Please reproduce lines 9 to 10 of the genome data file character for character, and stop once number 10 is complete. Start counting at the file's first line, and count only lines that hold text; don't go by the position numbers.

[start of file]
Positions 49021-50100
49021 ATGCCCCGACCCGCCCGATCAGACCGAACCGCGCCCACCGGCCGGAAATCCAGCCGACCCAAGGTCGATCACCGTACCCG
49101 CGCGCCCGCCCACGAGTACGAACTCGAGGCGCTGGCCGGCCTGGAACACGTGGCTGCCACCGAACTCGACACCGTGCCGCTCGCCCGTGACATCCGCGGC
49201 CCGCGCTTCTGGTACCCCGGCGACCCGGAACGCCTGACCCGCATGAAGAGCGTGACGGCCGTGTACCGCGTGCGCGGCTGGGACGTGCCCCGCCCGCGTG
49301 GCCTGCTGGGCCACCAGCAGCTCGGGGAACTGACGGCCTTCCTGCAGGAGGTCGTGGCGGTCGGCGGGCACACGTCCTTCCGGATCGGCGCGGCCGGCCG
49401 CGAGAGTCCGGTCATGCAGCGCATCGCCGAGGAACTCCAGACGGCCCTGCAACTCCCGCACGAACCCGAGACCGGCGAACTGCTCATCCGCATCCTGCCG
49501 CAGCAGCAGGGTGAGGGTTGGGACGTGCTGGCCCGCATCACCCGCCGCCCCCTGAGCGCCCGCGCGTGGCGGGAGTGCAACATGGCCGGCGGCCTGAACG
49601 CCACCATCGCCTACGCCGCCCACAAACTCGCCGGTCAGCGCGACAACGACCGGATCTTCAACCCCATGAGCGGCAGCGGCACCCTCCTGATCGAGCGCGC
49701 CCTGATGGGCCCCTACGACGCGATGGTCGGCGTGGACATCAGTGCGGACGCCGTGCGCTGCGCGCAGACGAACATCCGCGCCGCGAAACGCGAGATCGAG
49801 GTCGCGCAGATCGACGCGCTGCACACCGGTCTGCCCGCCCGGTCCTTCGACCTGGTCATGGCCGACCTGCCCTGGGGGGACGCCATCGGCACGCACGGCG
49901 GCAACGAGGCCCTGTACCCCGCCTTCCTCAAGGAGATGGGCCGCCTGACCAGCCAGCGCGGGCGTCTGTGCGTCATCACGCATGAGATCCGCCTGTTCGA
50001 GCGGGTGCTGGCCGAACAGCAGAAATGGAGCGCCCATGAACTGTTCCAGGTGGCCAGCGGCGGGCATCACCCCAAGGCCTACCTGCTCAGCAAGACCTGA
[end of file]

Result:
49701 CCTGATGGGCCCCTACGACGCGATGGTCGGCGTGGACATCAGTGCGGACGCCGTGCGCTGCGCGCAGACGAACATCCGCGCCGCGAAACGCGAGATCGAG
49801 GTCGCGCAGATCGACGCGCTGCACACCGGTCTGCCCGCCCGGTCCTTCGACCTGGTCATGGCCGACCTGCCCTGGGGGGACGCCATCGGCACGCACGGCG